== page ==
While not a full-fledged fad, I’ve seen plenty of chickpea flour fritters on restaurant menus the last few years. From the panelle di ceci at Uccellino, to the chickpea fries at Canteen, to the panissa at Teatro, chickpea flour fritters are a gluten-free and vegan-friendly starch with great textures. My own introduction to this kind of preparation was the Provencal version called panisse.
At its simplest panisse is water, chickpea flour, and a bit of olive oil, cooked in a pot into a thick porridge that is then spread into a pan, chilled, sliced, and fried. It is very much like polenta fritta, only made with chickpea flour instead of cornmeal. One interesting difference is that most traditional polenta recipes stream the raw cornmeal into hot broth while whisking, whereas most panisse recipes whisk the chickpea flour into cold water and then bring the mixture to a boil. I’m not sure why this is. Perhaps the finely ground chickpea flour would be prone to clumping if added to hot liquid?
Even though it is usually eaten on its own as a snack, I was keen to put panisse on a menu alongside lamb.
My recipe takes the water to chickpea flour ratio from this recipe by David Lebovitz. There is lots of opportunity for variation. You could add onion or herbs, use wine or stock as the liquid, or even add grated cheese as you would for polenta. I kept mine relatively simple, adding garlic for flavour and a bit of cornmeal for texture. And I kept it vegan. Even though I served it with lamb, it was handy to have a vegan and gluten-free starch at the ready.
- 325 g chickpea flour
- 75 g cornmeal
- 4 tsp olive oil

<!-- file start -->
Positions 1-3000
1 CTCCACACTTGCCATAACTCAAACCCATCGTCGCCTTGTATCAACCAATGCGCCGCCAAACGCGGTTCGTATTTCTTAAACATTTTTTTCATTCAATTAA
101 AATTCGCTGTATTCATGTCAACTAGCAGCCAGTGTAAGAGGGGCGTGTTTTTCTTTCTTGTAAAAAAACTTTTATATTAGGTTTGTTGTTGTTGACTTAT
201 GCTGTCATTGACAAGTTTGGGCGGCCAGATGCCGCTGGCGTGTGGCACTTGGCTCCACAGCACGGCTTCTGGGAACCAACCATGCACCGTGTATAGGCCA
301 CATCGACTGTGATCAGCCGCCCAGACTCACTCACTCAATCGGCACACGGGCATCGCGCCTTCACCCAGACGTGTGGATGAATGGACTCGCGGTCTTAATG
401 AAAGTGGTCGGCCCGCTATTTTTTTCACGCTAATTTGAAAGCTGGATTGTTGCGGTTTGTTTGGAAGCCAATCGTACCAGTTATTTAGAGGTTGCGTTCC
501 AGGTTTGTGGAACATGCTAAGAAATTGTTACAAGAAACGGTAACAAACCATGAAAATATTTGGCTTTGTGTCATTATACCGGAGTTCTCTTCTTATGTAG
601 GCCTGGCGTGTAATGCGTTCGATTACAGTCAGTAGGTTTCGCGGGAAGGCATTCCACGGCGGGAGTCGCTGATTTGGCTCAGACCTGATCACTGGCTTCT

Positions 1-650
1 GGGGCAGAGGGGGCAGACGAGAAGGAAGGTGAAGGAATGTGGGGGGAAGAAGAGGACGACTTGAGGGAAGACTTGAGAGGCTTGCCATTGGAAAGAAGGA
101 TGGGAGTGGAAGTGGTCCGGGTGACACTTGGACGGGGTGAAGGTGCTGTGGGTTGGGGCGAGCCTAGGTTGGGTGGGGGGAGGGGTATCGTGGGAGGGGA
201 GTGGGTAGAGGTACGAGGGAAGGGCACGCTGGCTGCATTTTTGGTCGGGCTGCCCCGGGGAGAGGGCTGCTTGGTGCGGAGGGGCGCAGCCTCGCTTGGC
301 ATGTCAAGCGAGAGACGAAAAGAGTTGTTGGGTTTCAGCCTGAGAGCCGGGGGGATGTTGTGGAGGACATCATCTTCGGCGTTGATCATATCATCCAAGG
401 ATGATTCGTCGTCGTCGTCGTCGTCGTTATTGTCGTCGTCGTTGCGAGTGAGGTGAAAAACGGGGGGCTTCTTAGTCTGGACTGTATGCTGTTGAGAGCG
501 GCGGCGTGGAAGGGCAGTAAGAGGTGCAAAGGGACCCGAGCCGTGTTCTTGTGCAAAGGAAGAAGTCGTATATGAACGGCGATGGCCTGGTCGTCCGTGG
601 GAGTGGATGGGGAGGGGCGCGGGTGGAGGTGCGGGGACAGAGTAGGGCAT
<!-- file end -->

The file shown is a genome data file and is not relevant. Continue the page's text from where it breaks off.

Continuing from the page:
- 2 cloves garlic, minced with a microplane
- 1 tbsp kosher salt
- 1.5 L water, divided
- extra olive oil for frying
- Lightly grease a 2″ half hotel pan with olive oil.
- Put chickpea flour, cornmeal, olive oil, garlic, and salt in a pot. Add half the water and use a whisk to mix until very smooth. Make sure there are no dry clumps in the mix.
- Add the remaining water. Transfer the pot to the stove and bring th mixture to a boil, then reduce heat to medium and stir constantly.
- Taste and adjust seasoning as required.
- Pour hot mixture into the greased hotel pan. Working quickly while mixture is still very hot, use a palette knife to smooth the top surface. Once as smooth as possible, put plastic wrap directly onto the surface of hte panisse to prevent drying. Transfer pan to cooler and let chill thoroughly.
- Once chilled, invert the hotel pan over a cutting board to release the panisse.
- Trim the rounded edges so the panisse is a perfect square. Cut to desired shapes.
- Put olive oil in a heavy pan and put over medium-high heat.
- Once oil is hot, add panisse. Fry until deep golden brown.
- Flip panisse and fry on second side until golden brown.
Even though it’s redundant, I called it “chickpea panisse” on the menu as most folks here are not familiar with the preparation. Adding “chickpea” at least gives them the idea that it’s a starch.